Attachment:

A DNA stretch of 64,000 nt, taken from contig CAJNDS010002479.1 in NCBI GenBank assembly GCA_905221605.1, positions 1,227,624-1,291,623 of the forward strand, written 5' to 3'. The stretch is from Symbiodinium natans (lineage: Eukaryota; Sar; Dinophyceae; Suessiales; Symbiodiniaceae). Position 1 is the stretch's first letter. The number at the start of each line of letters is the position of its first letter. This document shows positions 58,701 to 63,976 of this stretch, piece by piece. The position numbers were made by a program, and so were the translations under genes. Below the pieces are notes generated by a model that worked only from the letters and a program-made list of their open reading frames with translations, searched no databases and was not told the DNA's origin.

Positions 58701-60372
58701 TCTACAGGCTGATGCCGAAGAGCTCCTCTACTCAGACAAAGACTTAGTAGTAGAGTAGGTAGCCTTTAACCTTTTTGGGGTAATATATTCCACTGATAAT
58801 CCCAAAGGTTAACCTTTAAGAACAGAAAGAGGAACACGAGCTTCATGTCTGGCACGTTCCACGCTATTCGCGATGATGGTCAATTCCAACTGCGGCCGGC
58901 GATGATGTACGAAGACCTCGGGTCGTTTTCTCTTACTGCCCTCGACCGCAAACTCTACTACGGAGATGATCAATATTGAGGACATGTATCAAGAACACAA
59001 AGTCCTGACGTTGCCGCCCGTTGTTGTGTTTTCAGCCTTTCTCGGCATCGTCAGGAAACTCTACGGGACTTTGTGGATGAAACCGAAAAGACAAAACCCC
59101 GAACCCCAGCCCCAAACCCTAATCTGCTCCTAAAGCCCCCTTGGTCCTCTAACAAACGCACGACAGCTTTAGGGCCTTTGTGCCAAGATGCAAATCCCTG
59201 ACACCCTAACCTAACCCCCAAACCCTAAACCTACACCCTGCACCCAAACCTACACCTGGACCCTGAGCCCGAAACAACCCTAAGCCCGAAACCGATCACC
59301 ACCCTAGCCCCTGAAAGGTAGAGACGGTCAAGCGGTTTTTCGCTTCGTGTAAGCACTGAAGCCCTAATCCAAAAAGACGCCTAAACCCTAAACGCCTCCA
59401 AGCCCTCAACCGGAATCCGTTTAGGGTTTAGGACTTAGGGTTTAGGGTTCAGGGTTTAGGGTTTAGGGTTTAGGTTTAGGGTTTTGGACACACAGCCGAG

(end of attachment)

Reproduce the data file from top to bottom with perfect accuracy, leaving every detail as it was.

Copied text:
A DNA stretch of 64,000 nt, taken from contig CAJNDS010002479.1 in NCBI GenBank assembly GCA_905221605.1, positions 1,227,624-1,291,623 of the forward strand, written 5' to 3'. The stretch is from Symbiodinium natans (lineage: Eukaryota; Sar; Dinophyceae; Suessiales; Symbiodiniaceae). Position 1 is the stretch's first letter. The number at the start of each line of letters is the position of its first letter. This document shows positions 58,701 to 63,976 of this stretch, piece by piece. The position numbers were made by a program, and so were the translations under genes. Below the pieces are notes generated by a model that worked only from the letters and a program-made list of their open reading frames with translations, searched no databases and was not told the DNA's origin.

Positions 58701-60372
58701 TCTACAGGCTGATGCCGAAGAGCTCCTCTACTCAGACAAAGACTTAGTAGTAGAGTAGGTAGCCTTTAACCTTTTTGGGGTAATATATTCCACTGATAAT
58801 CCCAAAGGTTAACCTTTAAGAACAGAAAGAGGAACACGAGCTTCATGTCTGGCACGTTCCACGCTATTCGCGATGATGGTCAATTCCAACTGCGGCCGGC
58901 GATGATGTACGAAGACCTCGGGTCGTTTTCTCTTACTGCCCTCGACCGCAAACTCTACTACGGAGATGATCAATATTGAGGACATGTATCAAGAACACAA
59001 AGTCCTGACGTTGCCGCCCGTTGTTGTGTTTTCAGCCTTTCTCGGCATCGTCAGGAAACTCTACGGGACTTTGTGGATGAAACCGAAAAGACAAAACCCC
59101 GAACCCCAGCCCCAAACCCTAATCTGCTCCTAAAGCCCCCTTGGTCCTCTAACAAACGCACGACAGCTTTAGGGCCTTTGTGCCAAGATGCAAATCCCTG
59201 ACACCCTAACCTAACCCCCAAACCCTAAACCTACACCCTGCACCCAAACCTACACCTGGACCCTGAGCCCGAAACAACCCTAAGCCCGAAACCGATCACC
59301 ACCCTAGCCCCTGAAAGGTAGAGACGGTCAAGCGGTTTTTCGCTTCGTGTAAGCACTGAAGCCCTAATCCAAAAAGACGCCTAAACCCTAAACGCCTCCA
59401 AGCCCTCAACCGGAATCCGTTTAGGGTTTAGGACTTAGGGTTTAGGGTTCAGGGTTTAGGGTTTAGGGTTTAGGTTTAGGGTTTTGGACACACAGCCGAG